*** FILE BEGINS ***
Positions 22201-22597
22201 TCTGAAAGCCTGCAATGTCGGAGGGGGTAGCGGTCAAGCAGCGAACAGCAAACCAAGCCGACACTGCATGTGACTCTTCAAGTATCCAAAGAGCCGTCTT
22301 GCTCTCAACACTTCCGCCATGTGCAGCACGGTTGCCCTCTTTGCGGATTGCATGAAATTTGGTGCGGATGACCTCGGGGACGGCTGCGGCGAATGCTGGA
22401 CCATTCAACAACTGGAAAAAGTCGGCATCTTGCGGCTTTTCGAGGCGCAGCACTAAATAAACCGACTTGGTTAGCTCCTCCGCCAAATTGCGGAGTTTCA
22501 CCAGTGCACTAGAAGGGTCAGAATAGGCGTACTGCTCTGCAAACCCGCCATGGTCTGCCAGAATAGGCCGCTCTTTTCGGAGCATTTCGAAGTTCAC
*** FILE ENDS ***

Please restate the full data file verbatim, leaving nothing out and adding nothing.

Positions 22201-22597
22201 TCTGAAAGCCTGCAATGTCGGAGGGGGTAGCGGTCAAGCAGCGAACAGCAAACCAAGCCGACACTGCATGTGACTCTTCAAGTATCCAAAGAGCCGTCTT
22301 GCTCTCAACACTTCCGCCATGTGCAGCACGGTTGCCCTCTTTGCGGATTGCATGAAATTTGGTGCGGATGACCTCGGGGACGGCTGCGGCGAATGCTGGA
22401 CCATTCAACAACTGGAAAAAGTCGGCATCTTGCGGCTTTTCGAGGCGCAGCACTAAATAAACCGACTTGGTTAGCTCCTCCGCCAAATTGCGGAGTTTCA
22501 CCAGTGCACTAGAAGGGTCAGAATAGGCGTACTGCTCTGCAAACCCGCCATGGTCTGCCAGAATAGGCCGCTCTTTTCGGAGCATTTCGAAGTTCAC